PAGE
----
Dear Mrs. Braverman, When my daughter's friend lost her baby, I gave her Rabbi Stone's article from The Jewish Observer December 1997, "Short-Term Gifts". She found it so helpful she copied it for her whole family. If you can't obtain a copy , let me know and I will mail you a copy. Tapestry is a magazine published in Brooklyn for those of us who have lost children. I don't know if you would find that helpful or just too much to bear. HaMakon ynachem etchem b'tock sh'ar aveilei Tsion v'yerushalayim.

(6) Judith, October 5, 2010 4:37 PM

In addition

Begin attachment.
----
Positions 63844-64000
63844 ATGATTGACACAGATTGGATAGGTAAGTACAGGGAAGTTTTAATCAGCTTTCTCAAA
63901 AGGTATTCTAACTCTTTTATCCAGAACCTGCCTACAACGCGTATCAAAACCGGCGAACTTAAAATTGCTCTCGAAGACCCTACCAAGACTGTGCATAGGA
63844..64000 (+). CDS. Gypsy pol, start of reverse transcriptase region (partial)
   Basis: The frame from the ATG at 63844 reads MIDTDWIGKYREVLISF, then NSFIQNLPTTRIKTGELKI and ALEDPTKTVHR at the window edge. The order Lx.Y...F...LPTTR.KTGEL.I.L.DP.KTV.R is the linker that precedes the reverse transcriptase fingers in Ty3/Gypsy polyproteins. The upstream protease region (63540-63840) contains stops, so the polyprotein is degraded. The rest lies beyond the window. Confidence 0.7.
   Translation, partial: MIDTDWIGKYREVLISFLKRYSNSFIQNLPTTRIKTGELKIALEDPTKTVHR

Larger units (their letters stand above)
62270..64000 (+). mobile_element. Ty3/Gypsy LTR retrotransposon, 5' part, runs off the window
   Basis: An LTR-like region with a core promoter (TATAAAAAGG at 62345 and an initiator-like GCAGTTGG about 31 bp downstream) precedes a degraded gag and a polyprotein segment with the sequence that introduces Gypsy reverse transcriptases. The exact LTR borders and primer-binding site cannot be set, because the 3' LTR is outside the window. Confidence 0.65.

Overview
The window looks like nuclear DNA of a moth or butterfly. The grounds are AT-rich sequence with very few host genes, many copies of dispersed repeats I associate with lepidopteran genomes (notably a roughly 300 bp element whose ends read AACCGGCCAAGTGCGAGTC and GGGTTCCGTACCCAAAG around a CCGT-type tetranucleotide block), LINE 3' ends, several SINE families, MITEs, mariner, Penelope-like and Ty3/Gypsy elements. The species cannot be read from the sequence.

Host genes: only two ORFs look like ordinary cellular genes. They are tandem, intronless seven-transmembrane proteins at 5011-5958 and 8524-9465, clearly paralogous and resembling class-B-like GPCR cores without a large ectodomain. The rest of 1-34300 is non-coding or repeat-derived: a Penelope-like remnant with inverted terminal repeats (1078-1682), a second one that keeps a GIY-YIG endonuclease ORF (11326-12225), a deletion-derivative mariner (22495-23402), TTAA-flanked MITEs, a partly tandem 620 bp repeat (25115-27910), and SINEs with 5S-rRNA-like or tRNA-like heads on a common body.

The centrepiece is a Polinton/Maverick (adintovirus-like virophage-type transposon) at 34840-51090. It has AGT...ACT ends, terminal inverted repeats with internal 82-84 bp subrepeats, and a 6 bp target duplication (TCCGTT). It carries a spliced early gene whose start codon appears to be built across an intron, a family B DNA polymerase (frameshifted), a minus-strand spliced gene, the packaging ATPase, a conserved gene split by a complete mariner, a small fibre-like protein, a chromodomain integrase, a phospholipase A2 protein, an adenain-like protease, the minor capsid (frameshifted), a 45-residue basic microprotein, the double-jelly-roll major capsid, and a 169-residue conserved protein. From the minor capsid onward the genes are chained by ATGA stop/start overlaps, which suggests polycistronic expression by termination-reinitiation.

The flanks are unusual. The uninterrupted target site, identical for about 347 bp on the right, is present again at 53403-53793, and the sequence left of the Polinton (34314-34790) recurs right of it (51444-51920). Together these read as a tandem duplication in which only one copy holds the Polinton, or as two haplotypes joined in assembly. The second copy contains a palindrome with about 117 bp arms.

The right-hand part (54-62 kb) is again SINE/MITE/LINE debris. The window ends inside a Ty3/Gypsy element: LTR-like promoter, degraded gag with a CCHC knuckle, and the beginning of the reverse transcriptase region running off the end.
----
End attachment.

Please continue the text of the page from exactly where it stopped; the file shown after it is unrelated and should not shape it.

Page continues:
My heart goes out to you for the terrible loss of your grandchild. Our 35-year-old son died 7 months ago. The pain is indescribable. But we have been overwhelmed too by the support, generosity, and kindness of our family, friends, and co-workers, who came to shiva and have continued to be there for us. I hate when people ask me how I am doing, but I know they mean well, and that is important. I am especially grateful for reminiscences about our son, who affected many people's lives, and for the various efforts to commemorate him. That is not really relevant to the loss of a baby, but just being quietly present for the bereaved, being on hand if they feel like talking, or helping organize the food, gifts, and mail that arrive during the shiva are enormously appreciated. Like #3 anonymous, I did not know how important that support was, and I too have vowed to do a better job of providing it for others in the future.